What’s in a Word?*

a

seed

mined from

a

thought

planted on

a

page

dispersed with

a

breath

a

jewel with

many

facets

pregnant with

personality

filled with

power

and rich

with

a million

possibilities

~

Do writing tools make your senses tingle with anticipation for the word? Or are they simply a necessity required by the task? Not counting your computer, what’s your favourite writing tool?

(* Copyright March 2011, Sandra Heska King)

 

Words Old and New

The average church hymnal contains a lot of songs. For some people their words, repeated in various combinations, are considered to be dry as dust and old fashioned. Disparaging comments are made about “traditional” versus “contemporary” as if all church music can be neatly categorized as either painfully old or progressively new, without acknowledging the true meaning of the terms. (“Traditional” is long-established or time-honoured, while “contemporary” is something that is up-to-date or currently in use.)

Many years ago my daughter gave me a book of “daily inspiration from the greatest hymns of all time” — Be Thou My Vision, (John Fischer, Servant Publications, 1995). Today I read an excerpt from the hymn that was sung as the Processional at my wedding, Praise, My Soul, the King of Heaven (Henry Francis Lyte, 1834) – “…alleluia, alleluia, widely as his mercy flows.” More than 175 years after these words were written, the very contemporary application for me came in the personal comparison of grace and mercy:

“Grace is receiving what we don’t deserve. Mercy, on the other hand, is not receiving what we do deserve.”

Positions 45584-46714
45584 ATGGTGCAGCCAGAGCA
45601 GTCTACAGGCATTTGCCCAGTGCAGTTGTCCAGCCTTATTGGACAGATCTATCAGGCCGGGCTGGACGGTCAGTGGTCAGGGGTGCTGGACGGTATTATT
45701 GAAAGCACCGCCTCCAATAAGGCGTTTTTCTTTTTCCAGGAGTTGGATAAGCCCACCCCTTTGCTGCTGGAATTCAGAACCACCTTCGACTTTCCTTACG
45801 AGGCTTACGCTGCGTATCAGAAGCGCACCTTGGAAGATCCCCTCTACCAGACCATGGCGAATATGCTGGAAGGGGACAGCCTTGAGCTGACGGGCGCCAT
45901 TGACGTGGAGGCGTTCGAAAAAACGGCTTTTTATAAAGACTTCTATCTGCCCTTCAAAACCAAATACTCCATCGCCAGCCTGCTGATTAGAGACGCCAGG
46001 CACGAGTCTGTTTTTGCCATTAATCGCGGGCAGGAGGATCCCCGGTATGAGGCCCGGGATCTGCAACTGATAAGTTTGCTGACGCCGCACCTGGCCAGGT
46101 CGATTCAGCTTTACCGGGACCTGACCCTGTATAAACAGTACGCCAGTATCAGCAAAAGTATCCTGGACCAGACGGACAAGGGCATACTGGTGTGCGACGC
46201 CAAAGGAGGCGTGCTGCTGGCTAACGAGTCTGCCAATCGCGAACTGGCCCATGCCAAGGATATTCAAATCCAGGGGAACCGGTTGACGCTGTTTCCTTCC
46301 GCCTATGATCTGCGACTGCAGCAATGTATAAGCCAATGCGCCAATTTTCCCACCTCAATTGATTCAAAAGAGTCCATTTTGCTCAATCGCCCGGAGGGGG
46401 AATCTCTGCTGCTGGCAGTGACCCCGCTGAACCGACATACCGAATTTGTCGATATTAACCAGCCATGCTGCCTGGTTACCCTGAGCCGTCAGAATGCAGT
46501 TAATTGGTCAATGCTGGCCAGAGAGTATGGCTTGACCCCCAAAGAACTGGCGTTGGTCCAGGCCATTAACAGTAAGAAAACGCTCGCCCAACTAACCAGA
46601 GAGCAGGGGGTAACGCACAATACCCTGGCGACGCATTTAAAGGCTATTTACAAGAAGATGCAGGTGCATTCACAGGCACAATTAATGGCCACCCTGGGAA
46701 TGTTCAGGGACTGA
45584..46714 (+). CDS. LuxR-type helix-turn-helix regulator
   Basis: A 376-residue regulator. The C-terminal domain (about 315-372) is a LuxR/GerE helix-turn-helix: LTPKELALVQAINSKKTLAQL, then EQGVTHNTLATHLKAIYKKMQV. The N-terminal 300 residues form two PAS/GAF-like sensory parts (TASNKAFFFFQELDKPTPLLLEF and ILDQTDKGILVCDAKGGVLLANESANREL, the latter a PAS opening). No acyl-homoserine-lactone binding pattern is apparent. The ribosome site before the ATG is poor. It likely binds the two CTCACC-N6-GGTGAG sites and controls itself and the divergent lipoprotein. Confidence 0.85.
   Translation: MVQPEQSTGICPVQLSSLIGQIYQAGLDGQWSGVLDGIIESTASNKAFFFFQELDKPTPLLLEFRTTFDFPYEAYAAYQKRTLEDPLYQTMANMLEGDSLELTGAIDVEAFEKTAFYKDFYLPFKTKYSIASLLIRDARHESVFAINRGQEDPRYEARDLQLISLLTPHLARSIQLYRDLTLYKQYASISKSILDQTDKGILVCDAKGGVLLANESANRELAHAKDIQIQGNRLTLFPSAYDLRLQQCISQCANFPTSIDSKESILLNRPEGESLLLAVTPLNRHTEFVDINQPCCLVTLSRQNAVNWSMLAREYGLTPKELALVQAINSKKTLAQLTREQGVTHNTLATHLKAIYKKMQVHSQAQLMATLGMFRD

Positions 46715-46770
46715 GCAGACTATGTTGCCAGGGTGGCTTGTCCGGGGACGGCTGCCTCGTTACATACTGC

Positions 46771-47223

The relevance of words is not dependent on the period in which they were written but in how they are received by the human soul. Some words will always be timeless, whether sung or read.

How do you suppose people will classify your writing 176 years from now?

Signs of Springtime

Ask people what comes to mind when they think “spring” and you’re likely to hear about longer days and daffodils, cherry blossoms and new green growth on trees and shrubs. That’s before they start thinking about pruning those trees and shrubs, cleaning gutters and dethatching winter-weary lawns.

I still remember the poem I memorized in high school English Lit class:I wander’d lonely as a cloud that floats on high o’er vales and hills, when all at once I saw a crowd, a host, of golden daffodils….”* It stuck with me because I, too, love the idea of wandering hills and vales in a flurry of springtime discovery. Realistically, I’m more likely to wander the woodland path behind our home and find the first sprigs of the Woodland Anemone unfurling from beneath their covering of decomposing leaves.